Debt Report: Wide Fiscal Financing Gap and Currency Devaluation Induce Higher Debt Burden

The Q2:2020 debt data recently published by the Debt Management Office (DMO) revealed that Nigeria’s public debt stock grew 20.6% y/y and 8.3% q/q to ₦31.0tn ($85.9bn). This translates to a debt to GDP ratio of 20.4% based on 2020 GDP estimate, from 19.0% as at year-end 2019. The strong increase in the public debt stock was driven by the devaluation of the official exchange rate from N306.00/$1.00 to N361.00/$1.00 as well as external and domestic borrowing used to plug the large fiscal deficit brought by the COVID-19 pandemic. FG’s Budget support loan of ₦1.2tn ($3.4bn) was accessed from IMF’s Rapid Financing Instrument (RFI) in April 2020, which in addition to currency devaluation resulted in a 36.5% y/y and 13.8% q/q rise in external debt (FG & States) to ₦11.4tn ($31.4bn).

Overall, FG’s external debt stock increased 18.9% y/y ($4.3bn) to $27.2bn while the local currency value increased 40.1% y/y to N9.8tn. Although the external debt of States remain unchanged at $4.3bn, the local currency value rose 17.5% y/y to N1.5tn. Similarly, FG’s domestic debt grew 15.2% y/y and 6.9% q/q to ₦15.5tn as the DMO ramped up domestic borrowing to plug budget deficit given low yields in the fixed income market. The growth in domestic debt reflected an increase of 81.3%, 34.5% and 16.0% y/y in outstanding Sukuk, promissory notes and bonds to ₦362.6bn, ₦951.7bn and ₦11.2tn respectively. Meanwhile, the domestic borrowing for States rose 2.0% to ₦4.2tn.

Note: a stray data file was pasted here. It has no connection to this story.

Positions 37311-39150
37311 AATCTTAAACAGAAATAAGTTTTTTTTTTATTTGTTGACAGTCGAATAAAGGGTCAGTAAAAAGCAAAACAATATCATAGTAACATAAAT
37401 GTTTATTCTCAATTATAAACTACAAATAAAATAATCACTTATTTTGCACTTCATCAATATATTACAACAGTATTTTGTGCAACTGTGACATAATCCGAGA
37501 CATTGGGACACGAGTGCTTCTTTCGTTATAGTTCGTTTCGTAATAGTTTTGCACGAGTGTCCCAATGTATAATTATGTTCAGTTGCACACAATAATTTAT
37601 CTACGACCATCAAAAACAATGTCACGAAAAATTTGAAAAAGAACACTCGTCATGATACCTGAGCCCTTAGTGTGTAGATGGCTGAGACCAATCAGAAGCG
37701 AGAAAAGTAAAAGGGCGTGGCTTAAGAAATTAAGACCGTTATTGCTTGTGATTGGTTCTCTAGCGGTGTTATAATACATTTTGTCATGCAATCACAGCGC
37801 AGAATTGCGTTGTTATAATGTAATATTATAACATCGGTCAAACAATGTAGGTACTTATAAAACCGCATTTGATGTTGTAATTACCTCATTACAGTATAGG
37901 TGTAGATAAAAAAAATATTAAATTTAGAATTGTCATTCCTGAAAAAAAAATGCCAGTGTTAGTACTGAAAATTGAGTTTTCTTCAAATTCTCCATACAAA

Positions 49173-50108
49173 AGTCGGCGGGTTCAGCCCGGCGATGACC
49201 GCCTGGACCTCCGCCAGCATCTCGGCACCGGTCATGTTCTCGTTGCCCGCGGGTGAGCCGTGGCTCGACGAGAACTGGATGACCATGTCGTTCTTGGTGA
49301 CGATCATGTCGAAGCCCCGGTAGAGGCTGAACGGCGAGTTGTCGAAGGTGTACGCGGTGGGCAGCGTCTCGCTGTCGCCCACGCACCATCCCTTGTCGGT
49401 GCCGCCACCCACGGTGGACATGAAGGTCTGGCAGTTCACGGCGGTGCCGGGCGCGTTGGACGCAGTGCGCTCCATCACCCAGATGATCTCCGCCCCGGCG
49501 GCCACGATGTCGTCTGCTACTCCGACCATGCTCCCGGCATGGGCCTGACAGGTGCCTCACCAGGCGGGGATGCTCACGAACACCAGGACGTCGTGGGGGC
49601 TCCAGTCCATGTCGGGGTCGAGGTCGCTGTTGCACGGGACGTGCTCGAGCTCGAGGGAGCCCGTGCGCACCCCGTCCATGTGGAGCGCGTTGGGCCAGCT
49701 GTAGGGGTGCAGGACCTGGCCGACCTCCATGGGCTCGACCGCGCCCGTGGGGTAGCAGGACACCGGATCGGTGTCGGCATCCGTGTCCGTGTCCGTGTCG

In terms of debt servicing, total payments in Q2:2020 rose 42.6% on a y/y basis to ₦416.4bn, driven by both domestic and external debt. FG’s domestic debt servicing burden rose strongly by 45.6% y/y to ₦312.8bn from ₦214.8bn in the preceding year. Similarly, external debt servicing cost increased 13.8% y/y to $287.0m from $252.3m in Q2:2019, reflecting multilateral and bilateral debt service obligations. Given the devaluation of the official exchange rate, the increase in external debt service payments in local currency terms was stronger at 34.0% y/y to ₦103.6bn.

The increase in debt servicing burden suggests that FG’s debt service to revenue ratio would continue to worsen, especially given weak revenue growth and further currency devaluation to N381.00/$1.00 in Q3:2020. We highlight that the ratio increased to 72.2% as at May 2020 from 59.6% as at year-end 2019. This is unsurprising as our concerns about the devaluation impact of the aggressive binge in external loans since 2017 have been justified. We note that the share of external debt in total debt for the FG has now reached 38.9%, closer to the FG’s target of 40.0%. This should prevent the issuance of further external loans given the strong chance of further currency adjustments.

Notwithstanding, we expect a sustained rise in the FG’s external debt stock given additional budget support of $2.1bn yet to be disbursed by the World Bank, AfDB and the Islamic Development Bank. Looking forward, we expect more domestic debt issuances to bring down the share of external debt and lower devaluation risk. On a brighter note, we believe the removal of energy subsidies (electricity and petrol) could herald a new fiscal era which would ease FG’s expenditure burden, freeing up resources for investment in critical sectors.